The New York Times recently published a story that examined the way that Donald Trump's presidential campaign promoted his tax plan. Trump had offered a big tax break to businesses, and his campaign told a leading business group he supported the tax break. He got their endorsement. Then his campaign told independent budget analysts he was against the same tax break.
The New York Times called this a lie — specifically, "the trillion-dollar lie."
The Times is using that word "lie" often in its coverage of Donald Trump, and Dean Baquet, the paper's executive editor, explains why on NPR's Morning Edition.
Has something changed in the way the paper covers and writes about Trump?
Yes, the simple answer is yes. Politicians often exaggerate their records, obfuscate, say they did something great when it wasn't so great. I think in the last few weeks, he's sort of crossed a little bit of a line where he's actually said things – I think the moment for me was the birther story, where he has repeated for years his belief that President Obama was not born in the United States. [Editor's note: On Friday, Trump reversed that claim and said Obama was born in the U.S.] That's not an obfuscation, that's not an exaggeration. I think that was just demonstrably a lie, and I think that lie is not a word that newspapers use comfortably.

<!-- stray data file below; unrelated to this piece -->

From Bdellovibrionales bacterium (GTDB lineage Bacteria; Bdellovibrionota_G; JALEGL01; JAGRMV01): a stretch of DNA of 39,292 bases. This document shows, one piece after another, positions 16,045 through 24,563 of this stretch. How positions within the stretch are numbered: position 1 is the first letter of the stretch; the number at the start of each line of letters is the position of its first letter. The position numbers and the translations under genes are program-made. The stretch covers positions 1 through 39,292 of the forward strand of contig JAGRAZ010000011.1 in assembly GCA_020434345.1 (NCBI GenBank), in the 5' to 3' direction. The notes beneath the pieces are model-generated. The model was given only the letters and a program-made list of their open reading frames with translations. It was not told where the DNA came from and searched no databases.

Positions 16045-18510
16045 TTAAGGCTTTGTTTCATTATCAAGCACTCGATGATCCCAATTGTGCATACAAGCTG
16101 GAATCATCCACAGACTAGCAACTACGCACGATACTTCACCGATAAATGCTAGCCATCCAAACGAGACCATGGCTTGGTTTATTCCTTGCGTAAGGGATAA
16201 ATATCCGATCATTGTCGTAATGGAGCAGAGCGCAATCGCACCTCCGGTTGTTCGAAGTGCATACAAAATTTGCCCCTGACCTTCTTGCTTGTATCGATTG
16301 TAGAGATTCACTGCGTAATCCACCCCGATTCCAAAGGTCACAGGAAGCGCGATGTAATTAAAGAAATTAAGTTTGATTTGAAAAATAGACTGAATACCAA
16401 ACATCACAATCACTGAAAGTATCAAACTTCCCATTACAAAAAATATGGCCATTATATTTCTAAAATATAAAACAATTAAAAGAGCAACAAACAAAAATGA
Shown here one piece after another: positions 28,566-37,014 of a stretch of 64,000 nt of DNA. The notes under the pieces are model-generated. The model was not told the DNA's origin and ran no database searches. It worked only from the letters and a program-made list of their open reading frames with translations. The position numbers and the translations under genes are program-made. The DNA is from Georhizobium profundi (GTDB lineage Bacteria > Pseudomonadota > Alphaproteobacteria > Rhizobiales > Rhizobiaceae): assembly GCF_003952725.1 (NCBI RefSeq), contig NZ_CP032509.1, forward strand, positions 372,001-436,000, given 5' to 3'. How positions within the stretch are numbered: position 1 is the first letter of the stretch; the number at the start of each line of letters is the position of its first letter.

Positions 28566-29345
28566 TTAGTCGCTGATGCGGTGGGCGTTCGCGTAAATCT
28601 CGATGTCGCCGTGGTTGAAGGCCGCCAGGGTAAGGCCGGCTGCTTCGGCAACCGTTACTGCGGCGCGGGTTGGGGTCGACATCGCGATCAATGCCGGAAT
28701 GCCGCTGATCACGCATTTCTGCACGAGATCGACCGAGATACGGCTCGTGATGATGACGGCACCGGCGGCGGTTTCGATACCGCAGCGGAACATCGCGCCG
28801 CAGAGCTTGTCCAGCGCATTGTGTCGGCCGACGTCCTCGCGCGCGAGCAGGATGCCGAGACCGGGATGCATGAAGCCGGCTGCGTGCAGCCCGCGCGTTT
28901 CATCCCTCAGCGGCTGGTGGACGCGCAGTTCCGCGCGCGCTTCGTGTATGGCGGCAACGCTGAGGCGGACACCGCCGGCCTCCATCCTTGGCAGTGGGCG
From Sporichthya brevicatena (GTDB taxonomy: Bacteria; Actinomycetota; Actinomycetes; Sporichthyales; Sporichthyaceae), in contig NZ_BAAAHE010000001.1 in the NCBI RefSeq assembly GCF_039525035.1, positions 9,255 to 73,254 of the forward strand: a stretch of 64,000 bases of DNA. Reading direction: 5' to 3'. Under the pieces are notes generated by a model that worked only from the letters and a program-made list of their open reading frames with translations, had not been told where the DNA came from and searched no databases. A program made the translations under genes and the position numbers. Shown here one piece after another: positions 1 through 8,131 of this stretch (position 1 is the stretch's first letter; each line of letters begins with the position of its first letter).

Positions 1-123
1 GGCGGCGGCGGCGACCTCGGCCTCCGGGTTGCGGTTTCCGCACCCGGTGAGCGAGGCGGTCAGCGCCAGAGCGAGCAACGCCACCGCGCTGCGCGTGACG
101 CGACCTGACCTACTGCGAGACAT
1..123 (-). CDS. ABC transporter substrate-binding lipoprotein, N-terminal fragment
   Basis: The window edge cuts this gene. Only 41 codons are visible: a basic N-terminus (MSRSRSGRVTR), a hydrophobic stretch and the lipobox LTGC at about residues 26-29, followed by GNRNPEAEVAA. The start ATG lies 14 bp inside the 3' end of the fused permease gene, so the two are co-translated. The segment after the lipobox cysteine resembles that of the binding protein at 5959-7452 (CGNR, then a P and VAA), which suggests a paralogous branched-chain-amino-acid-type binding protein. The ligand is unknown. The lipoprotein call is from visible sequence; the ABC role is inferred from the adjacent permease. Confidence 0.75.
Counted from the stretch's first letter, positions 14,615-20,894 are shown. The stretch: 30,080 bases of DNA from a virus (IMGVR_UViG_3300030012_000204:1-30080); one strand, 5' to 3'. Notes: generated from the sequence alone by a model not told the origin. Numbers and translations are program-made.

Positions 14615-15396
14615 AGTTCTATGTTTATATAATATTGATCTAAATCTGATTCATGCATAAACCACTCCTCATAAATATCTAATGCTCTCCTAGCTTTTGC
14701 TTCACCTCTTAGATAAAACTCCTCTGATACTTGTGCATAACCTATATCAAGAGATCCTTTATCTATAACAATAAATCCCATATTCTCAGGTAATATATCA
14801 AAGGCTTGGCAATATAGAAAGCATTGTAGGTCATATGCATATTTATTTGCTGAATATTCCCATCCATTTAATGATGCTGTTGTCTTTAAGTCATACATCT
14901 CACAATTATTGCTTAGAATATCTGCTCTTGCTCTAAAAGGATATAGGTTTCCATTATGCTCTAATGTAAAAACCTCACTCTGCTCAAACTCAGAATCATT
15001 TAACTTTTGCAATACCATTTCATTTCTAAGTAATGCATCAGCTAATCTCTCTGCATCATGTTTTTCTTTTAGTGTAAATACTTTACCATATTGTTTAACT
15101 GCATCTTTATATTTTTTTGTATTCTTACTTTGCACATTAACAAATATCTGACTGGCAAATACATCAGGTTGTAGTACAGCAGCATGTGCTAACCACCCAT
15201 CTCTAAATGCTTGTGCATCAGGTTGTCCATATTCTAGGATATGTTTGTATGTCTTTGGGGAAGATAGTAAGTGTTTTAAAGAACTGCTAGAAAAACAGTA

Lie suggests you know intent.
I think that was the case with birther. I think to say that that was a "falsehood" wouldn't have captured the duration of his claim, to be frank, the outrageousness of his claim. I think to have called it just a falsehood would have put it in the category of, to be frank, "usual political fare," where politicians say, "My tax plan will save a billion dollars," but it's actually a half a billion and they're using the wrong analysis. This was something else. And I think we owed it to our readers to just call it out for what it was.
I think we're in a remarkably partisan moment, where people who don't like Donald Trump feel like the media is not doing enough about him. I think that's just wrong. I think that people who don't like Donald Trump honestly believe that if people knew what they knew, saw what they saw, understood what they saw, that people couldn't possibly support Donald Trump. I think that's demonstrably false.
Are you telling people how to think?
No. No, I think if you look up lie in the dictionary it's pretty clear. Actually it's a synonym of falsehood. No, it would almost be illiterate to have not called the birther thing a lie.
NPR has taken a different approach and has not used the word "lie" in its coverage of Trump. In a post Mike Oreskes, NPR senior vice president for news, explains that NPR should give "citizens the information they need to make the choices that democracy asks them to make. We should not be telling you how to think. We should give you the information to decide what you think."
Is the New York Times following that standard when it calls Trump a liar?
I think I'm using the same standard, I'm just using a different word. I think I'm using a more accurate word.
Describe Hillary Clinton's relationship with the truth.
I think all politicians obfuscate, exaggerate, etc. I think that's what I would say about Hillary Clinton and most other politicians.
So she's an ordinary politician in that way?
In terms of relationship with the truth, yeah, I think she's an ordinary politician in that way.
Has the paper used the word "lie" in reference to Hillary Clinton much?
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